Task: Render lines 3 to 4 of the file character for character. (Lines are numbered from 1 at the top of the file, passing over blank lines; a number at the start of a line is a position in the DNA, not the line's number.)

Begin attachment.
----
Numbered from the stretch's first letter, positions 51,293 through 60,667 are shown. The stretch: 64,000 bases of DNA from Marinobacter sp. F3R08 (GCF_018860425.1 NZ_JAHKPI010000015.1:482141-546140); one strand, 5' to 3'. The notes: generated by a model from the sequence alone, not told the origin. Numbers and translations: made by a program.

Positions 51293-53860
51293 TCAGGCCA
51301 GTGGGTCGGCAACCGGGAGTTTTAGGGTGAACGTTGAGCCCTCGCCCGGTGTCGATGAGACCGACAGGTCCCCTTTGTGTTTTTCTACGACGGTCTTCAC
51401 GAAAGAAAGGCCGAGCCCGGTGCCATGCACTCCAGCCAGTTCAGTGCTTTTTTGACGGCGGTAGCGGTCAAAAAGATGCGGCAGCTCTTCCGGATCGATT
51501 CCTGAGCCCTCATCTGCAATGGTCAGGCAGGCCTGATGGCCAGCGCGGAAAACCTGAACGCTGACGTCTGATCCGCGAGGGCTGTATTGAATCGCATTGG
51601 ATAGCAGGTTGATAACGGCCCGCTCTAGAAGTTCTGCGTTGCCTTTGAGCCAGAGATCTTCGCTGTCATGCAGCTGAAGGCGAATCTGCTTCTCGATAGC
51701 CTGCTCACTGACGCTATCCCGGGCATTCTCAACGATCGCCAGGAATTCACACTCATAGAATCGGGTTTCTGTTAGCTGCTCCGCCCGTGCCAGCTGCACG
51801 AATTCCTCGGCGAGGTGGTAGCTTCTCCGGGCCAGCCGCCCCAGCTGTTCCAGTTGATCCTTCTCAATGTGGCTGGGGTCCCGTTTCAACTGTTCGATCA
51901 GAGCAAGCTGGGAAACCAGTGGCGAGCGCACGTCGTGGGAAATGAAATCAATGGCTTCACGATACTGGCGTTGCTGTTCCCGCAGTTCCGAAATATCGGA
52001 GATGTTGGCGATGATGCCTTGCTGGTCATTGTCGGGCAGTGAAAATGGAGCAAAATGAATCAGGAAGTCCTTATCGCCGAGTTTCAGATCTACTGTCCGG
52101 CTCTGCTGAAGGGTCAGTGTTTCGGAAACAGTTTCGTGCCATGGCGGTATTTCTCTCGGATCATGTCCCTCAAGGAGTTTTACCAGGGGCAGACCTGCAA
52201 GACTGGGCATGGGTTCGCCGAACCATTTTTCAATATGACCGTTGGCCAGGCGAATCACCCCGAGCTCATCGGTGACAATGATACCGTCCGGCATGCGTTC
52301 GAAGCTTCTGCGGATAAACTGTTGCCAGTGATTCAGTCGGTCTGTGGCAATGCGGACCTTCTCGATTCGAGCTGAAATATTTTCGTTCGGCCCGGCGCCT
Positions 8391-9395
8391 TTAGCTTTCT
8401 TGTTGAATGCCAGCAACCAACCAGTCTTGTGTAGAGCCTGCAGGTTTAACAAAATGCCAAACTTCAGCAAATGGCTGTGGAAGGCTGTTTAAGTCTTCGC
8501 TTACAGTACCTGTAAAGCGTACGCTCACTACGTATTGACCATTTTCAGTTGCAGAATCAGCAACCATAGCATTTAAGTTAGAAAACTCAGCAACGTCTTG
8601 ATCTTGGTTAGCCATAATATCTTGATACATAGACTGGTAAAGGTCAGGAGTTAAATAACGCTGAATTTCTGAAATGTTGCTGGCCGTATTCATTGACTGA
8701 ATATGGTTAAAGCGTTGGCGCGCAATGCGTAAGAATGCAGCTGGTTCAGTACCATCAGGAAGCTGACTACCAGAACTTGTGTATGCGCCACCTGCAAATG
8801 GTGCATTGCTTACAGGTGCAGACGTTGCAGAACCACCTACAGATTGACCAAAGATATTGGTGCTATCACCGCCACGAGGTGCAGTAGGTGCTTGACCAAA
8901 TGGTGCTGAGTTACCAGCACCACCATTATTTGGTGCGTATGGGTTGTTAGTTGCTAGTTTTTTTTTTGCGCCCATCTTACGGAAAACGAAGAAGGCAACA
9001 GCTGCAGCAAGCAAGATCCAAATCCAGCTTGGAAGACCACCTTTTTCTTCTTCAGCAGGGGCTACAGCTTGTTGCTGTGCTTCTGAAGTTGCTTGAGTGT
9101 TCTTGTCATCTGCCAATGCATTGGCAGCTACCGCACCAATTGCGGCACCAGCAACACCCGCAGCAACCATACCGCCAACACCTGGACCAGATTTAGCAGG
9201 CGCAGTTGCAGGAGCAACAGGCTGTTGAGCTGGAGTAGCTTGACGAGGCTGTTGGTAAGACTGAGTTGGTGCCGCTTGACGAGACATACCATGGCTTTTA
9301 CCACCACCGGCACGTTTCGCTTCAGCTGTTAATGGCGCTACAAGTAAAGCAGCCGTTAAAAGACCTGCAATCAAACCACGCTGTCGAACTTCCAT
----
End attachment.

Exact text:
51293 TCAGGCCA
51301 GTGGGTCGGCAACCGGGAGTTTTAGGGTGAACGTTGAGCCCTCGCCCGGTGTCGATGAGACCGACAGGTCCCCTTTGTGTTTTTCTACGACGGTCTTCAC